In respectful memory of Robert D. Kern, philanthropist and business leader, who passed away at 96-years-old on November 8, 2022.

By: Dr. David Dimmett, PLTW President and CEO

Philanthropy is a hallmark of American society. The word literally means “love of mankind.” Over the nearly 250-year history of our country, we have benefited greatly from our nation’s philanthropists. During the last decade, I was fortunate to meet and work with one such individual, Bob Kern, and his family foundation. Mr. Kern, as he was known, founded Generac Power Systems in a Wisconsin garage in 1959 and worked with his wife, Pat, to build their business and establish their philanthropic mission at the Kern Family Foundation.  

Over the years, the Kern Family Foundation has supported a range of initiatives including medical education, entrepreneurial mindset, engineering education, and a range of higher education efforts. Project Lead The Way (PLTW) has also benefited significantly from Mr. and Mrs. Kern’s generosity and mission of “empowering the rising generation of Americans to lead flourishing lives.”  

As a member of the PLTW leadership team, I had several opportunities to visit with Mr. Kern at Stone Manor, the restored farmhouse the Foundation uses to host grantees and those seeking support from the Kerns. Here are a couple of key takeaways and lessons learned from my time with Mr. Kern.

1. Follow your product into the field – This is a near quote from Mr. Kern during at least one of our visits with him at Stone Manor. Mr. Kern talked about the importance of seeing your product in the field, talking to customers, and understanding how it was working. To this day, during every school visit I make, I hear his words and continue learning from the educators and students we serve at PLTW. Seeing students working with PLTW in the classroom and talking with elementary, middle, and high school educators helps us improve and strengthen our work in ways that I know Mr. Kern would support.

2. Expect results – In business, and in philanthropy, a focus on results is essential. Mr. Kern was both a successful business leader and philanthropist. He knew how to prioritize time and other resources to drive meaningful performance. During our meetings, he always wanted to understand how each investment he made would lead to better outcomes for more students and educators. That emphasis on results is part of our culture at PLTW today and something we continue to stress as we expand our effort to support more PreK-12 students and educators across the country.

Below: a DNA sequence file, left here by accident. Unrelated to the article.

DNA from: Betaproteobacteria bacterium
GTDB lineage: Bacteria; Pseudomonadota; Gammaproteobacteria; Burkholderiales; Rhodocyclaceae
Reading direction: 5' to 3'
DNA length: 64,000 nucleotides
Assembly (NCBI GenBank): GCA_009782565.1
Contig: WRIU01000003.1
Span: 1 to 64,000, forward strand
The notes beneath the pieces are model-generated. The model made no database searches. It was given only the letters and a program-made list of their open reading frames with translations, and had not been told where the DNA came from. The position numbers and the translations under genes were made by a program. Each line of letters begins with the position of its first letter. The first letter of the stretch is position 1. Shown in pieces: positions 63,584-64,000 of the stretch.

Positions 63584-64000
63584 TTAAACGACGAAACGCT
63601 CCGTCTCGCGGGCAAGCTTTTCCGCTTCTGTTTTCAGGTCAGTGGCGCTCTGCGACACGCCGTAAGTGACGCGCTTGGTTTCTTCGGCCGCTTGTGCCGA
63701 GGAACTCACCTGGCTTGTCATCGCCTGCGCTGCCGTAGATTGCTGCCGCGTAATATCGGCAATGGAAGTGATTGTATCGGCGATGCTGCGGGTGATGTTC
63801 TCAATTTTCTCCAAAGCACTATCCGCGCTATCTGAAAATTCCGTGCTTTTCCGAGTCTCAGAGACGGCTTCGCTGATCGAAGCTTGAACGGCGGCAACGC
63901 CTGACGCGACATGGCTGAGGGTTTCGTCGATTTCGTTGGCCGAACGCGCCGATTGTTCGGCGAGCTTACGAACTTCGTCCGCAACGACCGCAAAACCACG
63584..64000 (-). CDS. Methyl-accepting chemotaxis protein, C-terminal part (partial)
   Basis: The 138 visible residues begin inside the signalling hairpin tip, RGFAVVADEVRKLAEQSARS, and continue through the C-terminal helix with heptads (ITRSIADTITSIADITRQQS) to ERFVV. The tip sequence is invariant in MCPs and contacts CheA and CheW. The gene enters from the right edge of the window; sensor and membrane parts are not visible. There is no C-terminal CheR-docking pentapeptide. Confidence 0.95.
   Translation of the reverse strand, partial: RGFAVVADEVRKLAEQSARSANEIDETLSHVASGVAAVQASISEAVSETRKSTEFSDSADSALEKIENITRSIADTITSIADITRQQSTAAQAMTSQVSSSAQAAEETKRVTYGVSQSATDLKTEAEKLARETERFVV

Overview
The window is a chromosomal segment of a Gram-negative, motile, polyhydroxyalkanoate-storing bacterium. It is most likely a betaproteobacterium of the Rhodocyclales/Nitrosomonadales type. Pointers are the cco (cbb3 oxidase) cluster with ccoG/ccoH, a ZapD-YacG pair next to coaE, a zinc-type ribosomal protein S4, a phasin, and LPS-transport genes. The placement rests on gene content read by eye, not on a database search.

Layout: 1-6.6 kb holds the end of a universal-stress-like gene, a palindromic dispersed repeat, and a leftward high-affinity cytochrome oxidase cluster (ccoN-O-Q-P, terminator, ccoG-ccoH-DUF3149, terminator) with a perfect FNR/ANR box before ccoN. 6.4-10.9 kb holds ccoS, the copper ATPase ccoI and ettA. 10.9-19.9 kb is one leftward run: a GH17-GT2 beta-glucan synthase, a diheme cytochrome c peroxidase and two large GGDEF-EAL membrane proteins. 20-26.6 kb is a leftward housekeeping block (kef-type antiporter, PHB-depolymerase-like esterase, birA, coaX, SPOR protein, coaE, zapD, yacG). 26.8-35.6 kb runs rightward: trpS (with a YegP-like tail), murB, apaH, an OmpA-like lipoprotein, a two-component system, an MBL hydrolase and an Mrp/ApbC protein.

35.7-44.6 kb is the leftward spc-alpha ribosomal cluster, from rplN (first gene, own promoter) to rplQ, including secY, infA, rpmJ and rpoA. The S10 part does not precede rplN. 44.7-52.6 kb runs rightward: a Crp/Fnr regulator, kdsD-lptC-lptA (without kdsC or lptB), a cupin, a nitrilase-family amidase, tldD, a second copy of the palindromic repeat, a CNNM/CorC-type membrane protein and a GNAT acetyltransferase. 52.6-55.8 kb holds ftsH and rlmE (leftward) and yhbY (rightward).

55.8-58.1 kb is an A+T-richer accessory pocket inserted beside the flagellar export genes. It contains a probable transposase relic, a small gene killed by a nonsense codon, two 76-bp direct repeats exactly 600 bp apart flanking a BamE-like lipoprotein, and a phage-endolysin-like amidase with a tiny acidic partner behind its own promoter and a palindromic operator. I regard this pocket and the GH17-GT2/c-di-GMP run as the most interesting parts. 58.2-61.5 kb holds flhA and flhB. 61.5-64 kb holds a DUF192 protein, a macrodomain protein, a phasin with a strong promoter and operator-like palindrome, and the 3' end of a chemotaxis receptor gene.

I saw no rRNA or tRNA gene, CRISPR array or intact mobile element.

3. Be generous – The Kerns regularly hosted our team and leaders from other organizations at their Foundation in Waukesha. Mr. Kern always had time for our team when we visited, and he and Mrs. Kern often had lunch with us during our leadership retreats. During these sessions, Mr. Kern asked direct questions and often challenged our approach, but he never hesitated to offer his time and other foundation resources to help us further our mission. He was generous with his time and understood the importance of investing in our team and overarching mission to empower students across the U.S.

This year, PLTW celebrates our 25th Anniversary as a national nonprofit serving students and educators across the U.S., and there is no doubt our work has benefited significantly from Mr. and Mrs. Kern and the Kern Family Foundation. We recently released a video highlighting our first 25 years of work, including an important highlight of Mr. Kern and the Kern Family Foundation effort to help us expand our support to more students and teachers across the country. Watch the video to get an idea of the deep impact Mr. Kern had on PLTW.